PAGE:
Editor's Note: Thanks to Peter Cox, cable expert, and a Project Manager in Belden’s Industrial IT group, for his contribution to this article.

From subsea drilling 6,000 feet below the surface to pipelines that cross many landscapes to intense refining processes, the range of conditions for oil and gas installations is very broad. As a design engineer, you may be involved with many types of projects with very different requirements. How then do you approach selecting the right cable for an oil and gas application?

But won’t any cable do? Certainly not! Cable issues account for more than 70% of signal transmission issues and they are difficult to diagnose and resolve. With downtime costing thousands of dollars per hour, availability requirements demand that the right cable is specified for each use.

The good news is that despite the broad range of oil and gas applications many of them share common cable requirements. In this article I take away the voodoo and spell out the 3 easy steps to selecting the right cable.

1. Select the Right Industrial Cable Jacket

As a resident of the Pacific Northwest I know that snowboarding is fun when I have the right layers on and walking my dog in a downpour is okay when I am in water repellent outerwear from head to toe. Having the right outerwear, or jacket, is also the key to signal reliability for oil and gas applications.

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Thus the first question to ask yourself is “How harsh is the environment for my project?” The answer to this leads to selecting the right industrial cable jacket.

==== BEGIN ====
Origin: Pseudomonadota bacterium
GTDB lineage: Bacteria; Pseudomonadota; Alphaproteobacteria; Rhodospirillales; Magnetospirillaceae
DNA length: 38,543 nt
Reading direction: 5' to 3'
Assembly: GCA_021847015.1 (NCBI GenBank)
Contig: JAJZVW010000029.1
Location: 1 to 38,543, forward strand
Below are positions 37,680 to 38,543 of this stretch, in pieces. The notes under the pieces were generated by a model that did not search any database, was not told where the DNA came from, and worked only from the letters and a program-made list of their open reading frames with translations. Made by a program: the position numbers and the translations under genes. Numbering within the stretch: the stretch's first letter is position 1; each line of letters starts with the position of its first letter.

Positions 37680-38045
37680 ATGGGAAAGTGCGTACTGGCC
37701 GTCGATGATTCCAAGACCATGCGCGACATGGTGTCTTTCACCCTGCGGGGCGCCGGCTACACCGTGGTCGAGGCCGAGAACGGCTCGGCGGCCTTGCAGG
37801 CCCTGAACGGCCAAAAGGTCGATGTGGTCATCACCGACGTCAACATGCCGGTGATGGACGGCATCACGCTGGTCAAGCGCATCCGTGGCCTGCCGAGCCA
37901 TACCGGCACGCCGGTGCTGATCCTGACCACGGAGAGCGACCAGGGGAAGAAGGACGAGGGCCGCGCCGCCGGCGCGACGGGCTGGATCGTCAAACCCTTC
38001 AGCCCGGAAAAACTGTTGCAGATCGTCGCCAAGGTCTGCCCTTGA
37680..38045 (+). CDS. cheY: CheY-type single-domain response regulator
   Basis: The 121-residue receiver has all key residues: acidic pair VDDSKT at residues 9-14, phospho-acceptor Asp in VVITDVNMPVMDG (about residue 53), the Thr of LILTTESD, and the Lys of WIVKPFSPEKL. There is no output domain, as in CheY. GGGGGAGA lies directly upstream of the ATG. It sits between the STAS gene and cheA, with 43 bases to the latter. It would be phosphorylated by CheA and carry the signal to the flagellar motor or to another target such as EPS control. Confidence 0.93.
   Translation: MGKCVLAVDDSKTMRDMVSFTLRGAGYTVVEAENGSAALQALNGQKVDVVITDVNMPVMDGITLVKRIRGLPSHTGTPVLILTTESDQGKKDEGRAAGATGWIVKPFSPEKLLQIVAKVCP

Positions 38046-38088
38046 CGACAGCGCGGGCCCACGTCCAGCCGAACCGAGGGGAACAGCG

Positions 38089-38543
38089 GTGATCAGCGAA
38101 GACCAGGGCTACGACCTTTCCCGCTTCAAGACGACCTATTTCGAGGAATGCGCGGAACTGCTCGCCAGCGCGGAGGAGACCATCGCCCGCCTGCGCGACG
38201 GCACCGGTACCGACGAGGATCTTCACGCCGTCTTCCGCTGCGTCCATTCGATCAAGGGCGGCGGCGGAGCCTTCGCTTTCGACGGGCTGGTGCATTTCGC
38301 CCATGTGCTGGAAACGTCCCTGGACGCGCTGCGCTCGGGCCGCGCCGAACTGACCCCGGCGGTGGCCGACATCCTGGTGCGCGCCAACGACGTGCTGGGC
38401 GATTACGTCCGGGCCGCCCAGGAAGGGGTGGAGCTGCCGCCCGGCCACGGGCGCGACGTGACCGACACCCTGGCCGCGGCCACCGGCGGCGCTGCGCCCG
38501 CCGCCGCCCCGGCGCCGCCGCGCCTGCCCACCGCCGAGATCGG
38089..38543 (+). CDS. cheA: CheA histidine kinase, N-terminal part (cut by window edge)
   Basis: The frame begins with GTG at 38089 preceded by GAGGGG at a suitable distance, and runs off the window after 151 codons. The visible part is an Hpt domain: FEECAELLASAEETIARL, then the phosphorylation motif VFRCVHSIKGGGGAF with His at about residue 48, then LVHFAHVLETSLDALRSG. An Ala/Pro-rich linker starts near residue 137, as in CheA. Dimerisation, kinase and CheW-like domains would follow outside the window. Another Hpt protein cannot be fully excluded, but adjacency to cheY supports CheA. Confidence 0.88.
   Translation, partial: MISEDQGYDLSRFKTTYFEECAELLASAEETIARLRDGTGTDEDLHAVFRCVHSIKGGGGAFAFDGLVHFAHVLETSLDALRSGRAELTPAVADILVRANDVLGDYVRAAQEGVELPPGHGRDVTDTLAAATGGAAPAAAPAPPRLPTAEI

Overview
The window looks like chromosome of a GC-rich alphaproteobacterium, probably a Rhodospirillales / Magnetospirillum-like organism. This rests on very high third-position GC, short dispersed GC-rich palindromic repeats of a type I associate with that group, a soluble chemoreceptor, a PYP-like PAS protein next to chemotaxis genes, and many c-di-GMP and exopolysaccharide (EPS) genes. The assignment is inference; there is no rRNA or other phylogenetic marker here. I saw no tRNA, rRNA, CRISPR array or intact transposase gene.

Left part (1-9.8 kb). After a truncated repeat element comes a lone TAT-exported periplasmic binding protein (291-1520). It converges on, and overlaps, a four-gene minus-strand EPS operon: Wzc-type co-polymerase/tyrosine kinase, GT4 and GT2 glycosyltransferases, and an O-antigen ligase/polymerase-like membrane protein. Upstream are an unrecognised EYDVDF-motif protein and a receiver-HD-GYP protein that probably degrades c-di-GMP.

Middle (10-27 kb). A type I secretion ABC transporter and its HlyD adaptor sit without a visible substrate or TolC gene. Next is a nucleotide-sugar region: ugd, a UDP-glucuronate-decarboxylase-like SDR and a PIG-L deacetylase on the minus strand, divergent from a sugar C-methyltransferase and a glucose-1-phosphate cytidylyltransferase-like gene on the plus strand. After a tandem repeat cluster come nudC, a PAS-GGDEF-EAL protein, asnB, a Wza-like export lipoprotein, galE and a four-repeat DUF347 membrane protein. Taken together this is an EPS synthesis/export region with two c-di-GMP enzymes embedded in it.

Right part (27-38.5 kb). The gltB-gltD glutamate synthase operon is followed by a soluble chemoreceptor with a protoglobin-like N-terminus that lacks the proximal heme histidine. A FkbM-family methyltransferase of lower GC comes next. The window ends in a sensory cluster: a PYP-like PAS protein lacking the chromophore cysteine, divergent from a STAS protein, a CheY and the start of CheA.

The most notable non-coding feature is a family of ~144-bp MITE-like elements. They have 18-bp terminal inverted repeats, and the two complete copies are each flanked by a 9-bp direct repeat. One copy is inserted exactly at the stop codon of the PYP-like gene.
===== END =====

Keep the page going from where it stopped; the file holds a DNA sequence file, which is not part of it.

The table below categorizes various types of oil and gas applications according to a harsh, harsher, harshest model and indicates the type of cable jacket suitable for each.

  Harsh Harsher Harshest
Description The environment is generally contained but is a true industrial setting The environment includes exposure to outside elements and some harsh chemicals The environment is exposed to harsh outdoor elements, very harsh chemicals or some other extreme conditions
Application Example

Natural gas compressor station:

  • Indoor, heated environment, fairly clean
  • Temperature extremes could occur
  • Unmanned so onsite maintenance or repair is expensive

Petrochemical processing facility:

  • Indoor and outdoor conditions
  • Exposure to UV radiation
  • Some exposure to oil or other harsh chemicals

Offshore natural gas and oil platform or Onshore drill rig or Onshore pump jack:

  • Temperature extremes exist
  • UV radiation exposure exists
  • Possible exposure to rain and sea water
  • May need high degree of toughness
  • May need marine certifications such as ABS or DNV
Suitable Cable Jackets
  1. PVC Thermoplastic (TP) Jackets:
    • General purpose, good for most applications
    • Economical
  2. LSZH (TP) Jackets:
    • "LSZH" means Low Smoke Zero Halogen
    • As the name implies, this type of jacket emits limited smoke and no toxic halogens when exposed to high sources of heat
  1. TPE (TP) Jackets:
    • Suitable for repeated flexing
    • Oil resistant and weld -splatter resistant, tolerates low temperature, continuous flexing and direct burial
  2. CPE (TP) Jackets:
    • Oil resistant and tolerates extra low temperature
    • "CPE" is chlorinated polyethylene
  1. XLink LSZH (TP) Jackets:
    • XLink refers to cross-linking, a process that makes the material more resistant to high temperatures